Clarity – MS Project Best Practices
By Jorge Dominguez
Clarity (formerly Niku) is a project management information system with functionality to do communication management, time management (including scheduling), cost management, resource management, risk management, and portfolio management. You can create projects, create a budget, add/remove resources to projects, manage project risks and issues, baseline a project, enter project actuals, store project documentation and monitor the project health.
MS Project (MSP for short) is a project scheduler. You can add/change/remove tasks and milestones, create task dependencies, add/remove resources to tasks, estimate task work or duration, identify the critical path, and level resources.
Because MSP does project scheduling better than Clarity they are used in conjunction so that all scheduling tasks are performed in MSP and uploaded back to Clarity. The user interface in Clarity is not conducive to doing project scheduling as easily as in MSPs Excel-like already familiar interface.
When MSP is used as a scheduling tool with Clarity, there are rules and one of them is that Clarity “rules”: Clarity owns everything, including the schedule. It just allows you to temporarily “borrow” the schedule by downloading it into MSP so that you can make the necessary changes and hand it back; all of this via a Clarity-MSP interface that neither Clarity nor Microsoft are proud of.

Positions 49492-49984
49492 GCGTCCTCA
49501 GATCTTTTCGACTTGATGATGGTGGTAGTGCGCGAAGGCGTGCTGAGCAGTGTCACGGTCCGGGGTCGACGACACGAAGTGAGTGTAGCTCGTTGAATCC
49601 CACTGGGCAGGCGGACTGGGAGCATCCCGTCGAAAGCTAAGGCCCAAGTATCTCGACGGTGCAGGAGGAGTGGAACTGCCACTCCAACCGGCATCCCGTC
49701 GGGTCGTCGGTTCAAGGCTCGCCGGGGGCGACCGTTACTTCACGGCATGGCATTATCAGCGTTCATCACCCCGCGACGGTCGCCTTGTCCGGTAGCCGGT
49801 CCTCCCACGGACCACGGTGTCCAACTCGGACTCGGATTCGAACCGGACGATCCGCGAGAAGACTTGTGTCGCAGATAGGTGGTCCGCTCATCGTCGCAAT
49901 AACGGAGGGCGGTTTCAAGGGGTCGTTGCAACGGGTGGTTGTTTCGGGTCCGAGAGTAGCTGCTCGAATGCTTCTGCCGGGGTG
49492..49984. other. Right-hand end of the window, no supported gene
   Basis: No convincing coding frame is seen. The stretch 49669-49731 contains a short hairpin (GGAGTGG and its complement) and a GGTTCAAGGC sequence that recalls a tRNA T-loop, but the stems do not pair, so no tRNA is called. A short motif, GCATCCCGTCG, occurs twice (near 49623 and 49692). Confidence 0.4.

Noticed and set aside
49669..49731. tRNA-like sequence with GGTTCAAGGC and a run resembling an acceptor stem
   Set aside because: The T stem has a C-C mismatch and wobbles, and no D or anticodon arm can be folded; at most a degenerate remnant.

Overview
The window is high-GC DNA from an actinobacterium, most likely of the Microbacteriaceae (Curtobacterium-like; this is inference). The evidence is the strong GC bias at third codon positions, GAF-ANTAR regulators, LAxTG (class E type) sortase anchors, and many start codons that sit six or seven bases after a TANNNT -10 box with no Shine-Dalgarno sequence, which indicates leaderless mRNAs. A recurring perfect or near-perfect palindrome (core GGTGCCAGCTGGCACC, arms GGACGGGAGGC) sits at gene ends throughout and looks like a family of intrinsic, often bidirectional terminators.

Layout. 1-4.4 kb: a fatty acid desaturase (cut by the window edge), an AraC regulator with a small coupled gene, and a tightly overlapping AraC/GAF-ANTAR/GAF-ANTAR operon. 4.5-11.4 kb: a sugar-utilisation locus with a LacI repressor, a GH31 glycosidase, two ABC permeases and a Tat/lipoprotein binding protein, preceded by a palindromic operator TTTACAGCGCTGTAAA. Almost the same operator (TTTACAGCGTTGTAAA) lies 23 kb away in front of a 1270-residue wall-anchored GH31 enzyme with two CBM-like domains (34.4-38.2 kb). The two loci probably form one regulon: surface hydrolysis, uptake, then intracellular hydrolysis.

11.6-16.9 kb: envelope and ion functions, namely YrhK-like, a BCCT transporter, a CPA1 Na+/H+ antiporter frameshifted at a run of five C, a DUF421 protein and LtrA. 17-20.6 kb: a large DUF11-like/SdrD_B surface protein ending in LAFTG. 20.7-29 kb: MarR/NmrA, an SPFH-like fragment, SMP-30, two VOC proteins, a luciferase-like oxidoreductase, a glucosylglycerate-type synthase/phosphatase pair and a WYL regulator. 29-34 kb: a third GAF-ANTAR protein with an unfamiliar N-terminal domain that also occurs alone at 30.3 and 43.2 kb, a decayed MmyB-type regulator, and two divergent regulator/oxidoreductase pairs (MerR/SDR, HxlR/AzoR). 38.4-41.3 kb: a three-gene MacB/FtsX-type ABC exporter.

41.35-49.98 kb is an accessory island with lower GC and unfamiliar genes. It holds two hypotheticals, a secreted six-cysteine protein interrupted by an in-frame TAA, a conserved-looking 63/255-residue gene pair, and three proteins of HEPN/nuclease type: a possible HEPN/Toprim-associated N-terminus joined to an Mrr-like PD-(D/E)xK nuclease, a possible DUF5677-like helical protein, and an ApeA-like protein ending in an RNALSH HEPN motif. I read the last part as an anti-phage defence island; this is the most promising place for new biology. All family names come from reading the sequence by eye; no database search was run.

The other rules are not as simple and are not spelled out anywhere except by third party vendors and consultants that have been there and done that. If you follow these best practices that I have collected through some years of working with both tools you will avoid a lot of trouble and frustration:
- Interface installation – Follow the interface installation instructions from top to bottom without missing anything. You want to do it right the first time so that you can continue to the “MSP configuration”
- MSP configuration – Ensure MSP is configured to work with Clarity as per the installation instructions provided by Clarity’s manufacturer. Clarity limits the functionality of MSP. This means that you cannot use MSPs functionality to their full extent when it works in conjunction with Clarity
- Password protection – Don’t password protect the project in MSP, Clarity does not support it
- New projects – Don’t use the “Save As to Clarity” (on MSPs Integration Toolbar) to create and save a new project from MSP to Clarity. All projects have to be created in Clarity first using the project creation functionality
- Project save – Don’t use the MSPs File/Save or the File/Save As functions because they don’t save to Clarity
- Copy/cut and paste – In MSP, we are all used to copy or cut and paste a whole row. Clarity doesn’t like it because each row of the schedule is provided with a unique Clarity ID that cannot be duplicated
- Drag and drop – Same as “Copy/cut and paste”
- Resource assignment – Only assign resources to a task in MSP that are already allocated to the project in Clarity first. If you create resources directly into MSP that are not in the Clarity project the project will not be saved back to Clarity